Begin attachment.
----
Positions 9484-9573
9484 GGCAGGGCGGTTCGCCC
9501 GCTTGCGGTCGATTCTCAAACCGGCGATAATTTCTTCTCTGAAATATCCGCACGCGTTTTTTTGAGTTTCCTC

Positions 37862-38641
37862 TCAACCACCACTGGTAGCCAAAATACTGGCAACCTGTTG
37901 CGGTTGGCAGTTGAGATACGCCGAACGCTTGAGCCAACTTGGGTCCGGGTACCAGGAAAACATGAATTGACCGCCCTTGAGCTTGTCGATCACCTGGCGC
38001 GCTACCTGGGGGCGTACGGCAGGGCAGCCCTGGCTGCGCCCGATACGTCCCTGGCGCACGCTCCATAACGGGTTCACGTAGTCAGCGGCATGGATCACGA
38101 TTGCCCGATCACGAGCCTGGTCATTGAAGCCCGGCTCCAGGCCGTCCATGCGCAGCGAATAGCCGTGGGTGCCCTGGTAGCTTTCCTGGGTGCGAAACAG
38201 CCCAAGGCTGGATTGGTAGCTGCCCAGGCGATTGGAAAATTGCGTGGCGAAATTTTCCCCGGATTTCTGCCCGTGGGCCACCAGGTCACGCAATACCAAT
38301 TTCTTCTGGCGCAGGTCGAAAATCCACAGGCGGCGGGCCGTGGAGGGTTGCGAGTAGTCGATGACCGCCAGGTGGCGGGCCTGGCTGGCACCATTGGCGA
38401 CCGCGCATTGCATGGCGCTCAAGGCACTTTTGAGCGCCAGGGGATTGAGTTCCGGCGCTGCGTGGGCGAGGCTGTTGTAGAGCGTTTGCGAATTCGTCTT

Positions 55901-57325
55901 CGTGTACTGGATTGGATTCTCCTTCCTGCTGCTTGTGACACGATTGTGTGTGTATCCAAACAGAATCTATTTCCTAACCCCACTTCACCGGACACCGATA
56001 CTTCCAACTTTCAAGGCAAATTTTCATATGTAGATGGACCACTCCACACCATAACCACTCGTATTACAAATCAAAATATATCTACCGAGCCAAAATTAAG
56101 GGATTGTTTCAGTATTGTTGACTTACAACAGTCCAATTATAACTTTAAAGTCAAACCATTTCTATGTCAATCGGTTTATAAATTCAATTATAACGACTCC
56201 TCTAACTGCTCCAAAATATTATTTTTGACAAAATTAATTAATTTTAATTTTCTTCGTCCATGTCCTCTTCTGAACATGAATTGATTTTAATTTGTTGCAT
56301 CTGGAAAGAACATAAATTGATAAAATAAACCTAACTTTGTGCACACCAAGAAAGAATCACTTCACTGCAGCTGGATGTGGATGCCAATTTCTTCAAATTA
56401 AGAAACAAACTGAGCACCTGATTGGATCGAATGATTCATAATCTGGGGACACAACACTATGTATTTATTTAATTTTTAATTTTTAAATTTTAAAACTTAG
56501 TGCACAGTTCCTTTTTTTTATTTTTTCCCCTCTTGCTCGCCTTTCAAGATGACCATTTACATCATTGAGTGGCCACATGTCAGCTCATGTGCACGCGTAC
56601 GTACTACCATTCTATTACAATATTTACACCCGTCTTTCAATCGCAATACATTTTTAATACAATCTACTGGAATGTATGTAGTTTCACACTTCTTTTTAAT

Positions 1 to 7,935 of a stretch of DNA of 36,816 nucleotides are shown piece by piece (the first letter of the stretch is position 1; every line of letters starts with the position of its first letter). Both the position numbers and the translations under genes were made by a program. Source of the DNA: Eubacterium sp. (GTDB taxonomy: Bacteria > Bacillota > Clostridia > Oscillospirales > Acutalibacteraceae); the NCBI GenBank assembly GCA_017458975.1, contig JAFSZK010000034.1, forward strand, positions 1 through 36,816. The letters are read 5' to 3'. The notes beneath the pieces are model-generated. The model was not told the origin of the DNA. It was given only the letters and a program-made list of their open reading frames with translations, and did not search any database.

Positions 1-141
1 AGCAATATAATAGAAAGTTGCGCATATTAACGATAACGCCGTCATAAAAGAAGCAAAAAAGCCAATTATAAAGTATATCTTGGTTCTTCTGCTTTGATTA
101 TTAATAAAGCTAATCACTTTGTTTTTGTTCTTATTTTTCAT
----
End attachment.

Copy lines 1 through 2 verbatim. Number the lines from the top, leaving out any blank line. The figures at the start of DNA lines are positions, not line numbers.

Positions 9484-9573
9484 GGCAGGGCGGTTCGCCC